Five Aspects of Culture
Hofstede’s Five Aspects of Culture Hofstede’s cultural factors Explanations – Culture – Hofstede’s cultural factors Power | Self | Gender | Predictability | Time | So what? Geert Hofstede, a Dutch cultural anthropologist, analyzed cultures along five dimensions. He rated 58 countries on each dimension on a scale from 1 to 100. Power Hofstede named this Power Distance (PD or PDI). It is the extent to which less powerful members expect and accept unequal power distribution. High PD cultures usually have centralized, top-down control. Low power distance implies greater equality and empowerment.
Malaysia, Panama, and Guatemala rated the highest in this category. The US was 38th. Self Hofstede named this Individualism versus Collectivism (ID or IDV). In an individual environment the individual person and their rights are more important than groups that they may belong to. In a collective environment, people are born into strong extended family or tribal communities, and these loyalties are paramount. The US was number 1 here, closely followed by Australia and Great Britain. Gender Hofstede named this Masculinity versus Femininity (MAS).
It focuses on the degree to which “traditional” gender roles are assigned in a culture; i. e. , men are considered aggressive and competitive, while women are expected to be more gentle and be concerned with home and family. Japan led the list, followed by Austria and Venezuela. The US was 15th. Predictability Hofstede named this Uncertainty Avoidance (UA or UAI). It defines the extent to which a culture values predictability. UA cultures have strong traditions and rituals and tend toward formal, bureaucratic structures and rules. Greece was number 1, followed by Portugal and Guatemala.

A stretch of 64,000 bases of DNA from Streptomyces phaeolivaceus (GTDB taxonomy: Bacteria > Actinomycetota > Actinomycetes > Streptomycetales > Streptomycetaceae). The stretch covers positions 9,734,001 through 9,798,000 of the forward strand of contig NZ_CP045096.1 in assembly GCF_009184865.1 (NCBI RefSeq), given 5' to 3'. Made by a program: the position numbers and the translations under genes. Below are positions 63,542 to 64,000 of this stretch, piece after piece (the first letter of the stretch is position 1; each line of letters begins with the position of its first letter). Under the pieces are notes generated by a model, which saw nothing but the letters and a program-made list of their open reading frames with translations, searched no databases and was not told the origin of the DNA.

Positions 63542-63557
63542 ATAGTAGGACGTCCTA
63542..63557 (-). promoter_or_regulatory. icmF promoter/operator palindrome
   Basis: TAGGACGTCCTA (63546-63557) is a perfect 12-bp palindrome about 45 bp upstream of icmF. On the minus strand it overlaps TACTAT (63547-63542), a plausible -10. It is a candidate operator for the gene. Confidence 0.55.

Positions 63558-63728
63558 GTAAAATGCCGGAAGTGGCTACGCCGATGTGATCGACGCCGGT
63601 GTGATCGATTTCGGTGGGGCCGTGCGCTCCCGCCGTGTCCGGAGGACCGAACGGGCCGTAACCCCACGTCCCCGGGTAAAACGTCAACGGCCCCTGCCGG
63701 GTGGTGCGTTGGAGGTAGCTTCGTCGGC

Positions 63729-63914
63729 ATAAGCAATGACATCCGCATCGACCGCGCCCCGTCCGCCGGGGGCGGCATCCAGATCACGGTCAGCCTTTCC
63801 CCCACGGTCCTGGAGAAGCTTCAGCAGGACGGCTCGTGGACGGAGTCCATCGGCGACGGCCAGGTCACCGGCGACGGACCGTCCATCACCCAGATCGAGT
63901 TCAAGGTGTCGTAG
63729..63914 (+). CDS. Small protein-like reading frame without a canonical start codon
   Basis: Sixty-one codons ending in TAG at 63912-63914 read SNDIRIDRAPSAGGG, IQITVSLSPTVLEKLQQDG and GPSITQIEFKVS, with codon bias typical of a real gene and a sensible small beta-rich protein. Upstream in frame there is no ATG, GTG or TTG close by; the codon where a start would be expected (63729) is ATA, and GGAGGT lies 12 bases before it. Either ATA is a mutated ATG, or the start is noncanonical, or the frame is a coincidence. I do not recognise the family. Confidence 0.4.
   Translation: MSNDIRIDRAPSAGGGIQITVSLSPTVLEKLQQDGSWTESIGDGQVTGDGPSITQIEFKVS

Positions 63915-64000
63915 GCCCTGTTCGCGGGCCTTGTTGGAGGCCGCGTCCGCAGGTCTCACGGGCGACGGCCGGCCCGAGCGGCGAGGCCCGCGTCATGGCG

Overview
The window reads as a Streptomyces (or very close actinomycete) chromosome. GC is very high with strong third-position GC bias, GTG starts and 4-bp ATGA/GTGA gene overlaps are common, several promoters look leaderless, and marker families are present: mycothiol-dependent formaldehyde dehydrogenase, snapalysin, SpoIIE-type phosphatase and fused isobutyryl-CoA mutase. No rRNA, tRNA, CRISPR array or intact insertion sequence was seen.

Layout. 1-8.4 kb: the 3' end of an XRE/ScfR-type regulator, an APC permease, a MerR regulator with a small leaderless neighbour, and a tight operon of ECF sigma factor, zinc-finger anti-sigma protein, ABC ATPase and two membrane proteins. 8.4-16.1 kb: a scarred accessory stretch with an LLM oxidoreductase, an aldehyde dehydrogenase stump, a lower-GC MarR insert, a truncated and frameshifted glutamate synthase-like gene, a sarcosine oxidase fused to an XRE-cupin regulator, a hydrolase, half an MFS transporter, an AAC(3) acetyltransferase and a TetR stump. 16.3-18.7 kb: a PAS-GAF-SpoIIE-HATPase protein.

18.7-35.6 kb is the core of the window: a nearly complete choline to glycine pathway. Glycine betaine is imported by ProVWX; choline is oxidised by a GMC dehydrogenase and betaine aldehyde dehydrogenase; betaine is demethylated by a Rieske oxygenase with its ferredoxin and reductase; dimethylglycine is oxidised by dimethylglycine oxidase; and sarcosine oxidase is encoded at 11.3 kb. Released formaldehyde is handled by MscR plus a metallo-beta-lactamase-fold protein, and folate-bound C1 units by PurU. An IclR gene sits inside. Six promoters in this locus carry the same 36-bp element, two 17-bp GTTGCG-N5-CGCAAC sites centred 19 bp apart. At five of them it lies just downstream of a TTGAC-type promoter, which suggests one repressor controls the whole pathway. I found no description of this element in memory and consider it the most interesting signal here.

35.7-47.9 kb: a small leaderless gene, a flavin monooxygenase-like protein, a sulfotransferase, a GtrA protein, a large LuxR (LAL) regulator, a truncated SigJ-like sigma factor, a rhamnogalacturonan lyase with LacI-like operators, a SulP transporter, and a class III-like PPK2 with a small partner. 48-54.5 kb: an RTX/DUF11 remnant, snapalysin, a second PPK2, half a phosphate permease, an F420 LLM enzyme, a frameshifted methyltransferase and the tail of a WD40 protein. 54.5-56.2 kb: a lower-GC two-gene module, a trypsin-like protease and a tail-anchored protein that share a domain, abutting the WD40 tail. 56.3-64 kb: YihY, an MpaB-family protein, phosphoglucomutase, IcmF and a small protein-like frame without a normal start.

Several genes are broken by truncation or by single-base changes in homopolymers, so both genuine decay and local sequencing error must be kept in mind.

The US was 43rd. Time Hofstede named this Long- versus Short-term Orientation (LTO). It is the cultural trait that focuses on to what extent the group invests for the future, is persevering, and is patient in waiting for results. China led this dimension, followed by its oriental colleagues, Hong Kong and Taiwan. The US was 17th. So what? When working in other countries and with people from overseas, first research their national culture along these dimensions, then check first whether the people use these. By default and when talking with national groups, take account of these factors.
Note that Hofstede and Trompenaars are both Dutch purveyors of international cultural models, and are each very critical of the others’ models. Geert Hofstede’s Cultural Dimensions National cultures can be described according to the analysis of Geert Hofstede. These ideas were first based on a large research project into national culture differences across subsidiaries of a multinational corporation (IBM) in 64 countries. Subsequent studies by others covered students in 23 countries, elites in 19 countries, commercial airline pilots in 23 countries, up-market consumers in 15 countries, and civil service managers in 14 countries.
Together these studies identified and validated four independent dimensions of national culture differences, with a fifth dimension added later. If you follow the links below you will find a map of the world for each cultural dimension, which enables you to quickly see how similar or different countries or regions are.
- Power Distance
- Uncertainty Avoidance
- Long-Term Orientation
The drawbacks of applying the Hofstede Model The Hofstede Model of Cultural Dimensions can be of great use when it comes to analyzing a country’s culture.